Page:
Soilworx was already renowned for its standout trucks but even the hierarchy took note of the state of Mike’s rig. Just 18 months after his first SAR, the young driver had earned the keys to the company’s next one. This time, the company fitted the truck with just a touch of bling out of the factory. You would think that would be enough for Mike, but no, it merely encouraged him.  He found places to add more and compartments to store even more polishing equipment. Pretty soon it seemed like the entire driver workforce were attempting to blind each other with shine.

This competition aided the company in its on-road presence and as the company continued to expand, so did the need for more trucks. Another 18 months after getting the keys to his second SAR, Mike was approached by the company about a replacement truck. This time a PBS approved beast of a truck that would be the company’s flagship.

The new truck was going to be SoilWorx’s biggest and boldest rolling billboard, and as such the choice was made to step up from the SARs and get a T909. Mike was involved from the get-go as the company worked out what configuration would suit their needs the best.

They landed on the truck and five-axle dog combination that would end up giving them a payload in excess of 42 tonne. Soilworx worked very hard to ensure that Mike couldn’t add anymore bling or lights by putting the maximum on right from the get-go.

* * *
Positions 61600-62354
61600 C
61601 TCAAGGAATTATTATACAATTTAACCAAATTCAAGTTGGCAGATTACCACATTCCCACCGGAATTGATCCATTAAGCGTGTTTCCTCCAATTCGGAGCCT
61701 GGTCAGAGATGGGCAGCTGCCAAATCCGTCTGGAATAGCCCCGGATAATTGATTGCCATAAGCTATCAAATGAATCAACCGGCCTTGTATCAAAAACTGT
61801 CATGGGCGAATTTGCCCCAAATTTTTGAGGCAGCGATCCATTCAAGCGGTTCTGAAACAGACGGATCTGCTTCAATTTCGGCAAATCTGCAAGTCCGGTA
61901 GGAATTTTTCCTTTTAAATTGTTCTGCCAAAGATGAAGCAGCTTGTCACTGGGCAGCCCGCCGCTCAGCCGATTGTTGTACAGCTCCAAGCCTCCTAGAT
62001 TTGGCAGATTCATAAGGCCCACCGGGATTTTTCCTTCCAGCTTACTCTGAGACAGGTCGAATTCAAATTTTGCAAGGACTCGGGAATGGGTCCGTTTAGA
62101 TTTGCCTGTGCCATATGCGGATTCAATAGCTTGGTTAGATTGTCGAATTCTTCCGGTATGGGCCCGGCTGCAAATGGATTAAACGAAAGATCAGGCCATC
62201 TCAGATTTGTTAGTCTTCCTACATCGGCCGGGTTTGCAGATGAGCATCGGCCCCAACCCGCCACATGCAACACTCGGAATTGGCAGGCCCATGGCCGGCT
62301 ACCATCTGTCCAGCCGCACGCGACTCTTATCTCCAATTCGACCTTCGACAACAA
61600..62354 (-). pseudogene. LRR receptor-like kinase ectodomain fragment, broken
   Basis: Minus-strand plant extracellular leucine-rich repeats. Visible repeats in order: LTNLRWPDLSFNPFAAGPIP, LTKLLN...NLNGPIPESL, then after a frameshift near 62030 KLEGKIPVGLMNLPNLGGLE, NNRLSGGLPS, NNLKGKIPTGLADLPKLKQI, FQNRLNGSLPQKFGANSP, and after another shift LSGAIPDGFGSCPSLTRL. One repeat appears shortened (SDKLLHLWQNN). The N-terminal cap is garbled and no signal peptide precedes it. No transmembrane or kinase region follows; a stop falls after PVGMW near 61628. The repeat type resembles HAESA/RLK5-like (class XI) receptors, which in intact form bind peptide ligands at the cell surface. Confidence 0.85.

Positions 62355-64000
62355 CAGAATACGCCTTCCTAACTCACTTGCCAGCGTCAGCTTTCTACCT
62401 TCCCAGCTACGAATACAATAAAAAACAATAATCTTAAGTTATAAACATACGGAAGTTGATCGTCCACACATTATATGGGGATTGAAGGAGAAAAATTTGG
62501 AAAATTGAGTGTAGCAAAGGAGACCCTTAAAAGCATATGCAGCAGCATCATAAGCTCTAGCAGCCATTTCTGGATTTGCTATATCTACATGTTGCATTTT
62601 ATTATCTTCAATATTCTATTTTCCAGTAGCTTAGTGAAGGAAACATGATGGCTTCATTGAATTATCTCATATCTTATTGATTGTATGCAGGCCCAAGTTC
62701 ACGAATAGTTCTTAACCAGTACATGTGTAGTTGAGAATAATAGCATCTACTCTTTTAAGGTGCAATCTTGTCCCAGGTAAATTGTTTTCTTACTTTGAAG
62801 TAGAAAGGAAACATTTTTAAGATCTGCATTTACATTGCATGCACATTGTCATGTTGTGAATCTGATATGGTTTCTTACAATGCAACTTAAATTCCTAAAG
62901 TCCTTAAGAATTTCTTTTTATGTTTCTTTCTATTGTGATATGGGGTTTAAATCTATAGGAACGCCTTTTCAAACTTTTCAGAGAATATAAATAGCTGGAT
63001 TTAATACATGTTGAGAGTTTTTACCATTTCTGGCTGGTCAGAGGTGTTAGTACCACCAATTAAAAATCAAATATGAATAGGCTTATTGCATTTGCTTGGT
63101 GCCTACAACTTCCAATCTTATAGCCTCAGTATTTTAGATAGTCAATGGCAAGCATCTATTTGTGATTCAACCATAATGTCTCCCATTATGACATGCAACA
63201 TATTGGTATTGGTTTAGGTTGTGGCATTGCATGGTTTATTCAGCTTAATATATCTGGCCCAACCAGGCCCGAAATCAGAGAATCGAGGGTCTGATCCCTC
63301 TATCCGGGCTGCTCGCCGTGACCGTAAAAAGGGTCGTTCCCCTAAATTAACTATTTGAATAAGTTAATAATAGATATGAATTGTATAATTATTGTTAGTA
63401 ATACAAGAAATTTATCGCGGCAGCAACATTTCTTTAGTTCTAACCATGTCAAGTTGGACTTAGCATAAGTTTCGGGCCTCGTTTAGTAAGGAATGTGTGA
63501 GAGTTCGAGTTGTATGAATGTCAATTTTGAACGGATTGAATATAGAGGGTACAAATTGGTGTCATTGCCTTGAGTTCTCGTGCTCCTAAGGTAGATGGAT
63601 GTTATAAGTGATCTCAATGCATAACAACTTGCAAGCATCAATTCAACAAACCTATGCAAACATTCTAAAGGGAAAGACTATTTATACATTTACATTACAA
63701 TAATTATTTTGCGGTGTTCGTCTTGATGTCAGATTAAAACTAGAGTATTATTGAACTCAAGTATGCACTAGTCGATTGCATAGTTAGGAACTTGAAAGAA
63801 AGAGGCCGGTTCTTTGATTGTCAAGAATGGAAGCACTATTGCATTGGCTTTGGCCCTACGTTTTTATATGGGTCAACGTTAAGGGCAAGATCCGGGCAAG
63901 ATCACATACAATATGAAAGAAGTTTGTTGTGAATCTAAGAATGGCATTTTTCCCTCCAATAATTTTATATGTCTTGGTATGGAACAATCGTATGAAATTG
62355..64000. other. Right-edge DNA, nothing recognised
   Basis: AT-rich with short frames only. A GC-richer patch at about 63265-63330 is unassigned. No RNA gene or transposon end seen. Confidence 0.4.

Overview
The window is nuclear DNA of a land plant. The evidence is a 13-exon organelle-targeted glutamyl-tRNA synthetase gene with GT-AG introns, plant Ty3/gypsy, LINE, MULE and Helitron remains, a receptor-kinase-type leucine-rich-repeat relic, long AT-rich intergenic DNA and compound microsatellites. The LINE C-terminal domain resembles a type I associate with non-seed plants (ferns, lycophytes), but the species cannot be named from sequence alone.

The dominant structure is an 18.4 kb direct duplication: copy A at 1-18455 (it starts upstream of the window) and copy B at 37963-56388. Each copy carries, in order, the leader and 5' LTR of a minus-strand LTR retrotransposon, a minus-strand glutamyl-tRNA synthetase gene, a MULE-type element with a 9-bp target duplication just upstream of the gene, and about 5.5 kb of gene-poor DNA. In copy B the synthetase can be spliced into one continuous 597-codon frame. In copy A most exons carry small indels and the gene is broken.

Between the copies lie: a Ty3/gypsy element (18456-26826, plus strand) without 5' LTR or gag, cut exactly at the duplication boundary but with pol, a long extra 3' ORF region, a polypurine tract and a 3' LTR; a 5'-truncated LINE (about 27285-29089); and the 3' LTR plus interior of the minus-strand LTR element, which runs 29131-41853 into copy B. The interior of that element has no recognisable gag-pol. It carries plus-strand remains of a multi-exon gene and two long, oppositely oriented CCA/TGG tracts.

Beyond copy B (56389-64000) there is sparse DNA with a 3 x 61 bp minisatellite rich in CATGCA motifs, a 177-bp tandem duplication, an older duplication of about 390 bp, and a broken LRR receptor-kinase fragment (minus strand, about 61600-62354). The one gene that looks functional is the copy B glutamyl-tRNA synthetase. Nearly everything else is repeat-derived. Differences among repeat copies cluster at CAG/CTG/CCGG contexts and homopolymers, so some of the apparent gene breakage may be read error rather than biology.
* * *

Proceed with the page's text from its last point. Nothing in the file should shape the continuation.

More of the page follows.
The truck was sent to the talented team at RC Metalcraft, who wrapped the tanks, changed the stacks, changed the grill, added Hogebuilt guards, altered the steps, changes the air cleaners – the list just went on! Kentweld fitted one of its stunning bars as well. Did I also mention there was one or two extra lights fitted, just in case you didn’t notice?

Bulk Transport Group in Dandenong custom built the bodies for SoilWorx and fitted them with a 10mm plastic lining as well, making the tipping off process that much safer as most of the product is on the ground before the bins are halfway up.

So, the end result hit the target perfectly. It fulfils the job required of it, delivering product to the many SoilWorx depots. It looks the part, turning heads as it runs around the Melbourne area as well as standing out at the truck shows that Mike takes it to. Finally, it keeps Mike extremely busy, and when I say busy, I don’t mean the 150,000km a year the truck clocks up, the busy comes from the cleaning and polishing that he manages to still squeeze in before and after all the work is done. A great result and reflection on the personnel they cultivate and nurture at SoilWorx.

I’d better wrap this up with a shout out to the lovely Samantha. She’s marrying into the trucking world and it won’t get easier for her. She has got a lifetime of those “I’m just going to give the truck a quick wash and I’ll be home in 10 minutes” phone calls.  She’s got years of catching her husband sneaking glances at pictures of his shining stainless wrapped mistress on his phone. Whilst Samantha will have plenty of time to raise her eyebrows in frustration, we should all tip our hats at the effort SoilWorx has put into their latest work horse and to young Mike Batten.

The future of our industry couldn’t be in shinier hands. Literally.

Is stack-art a term? Well, it is now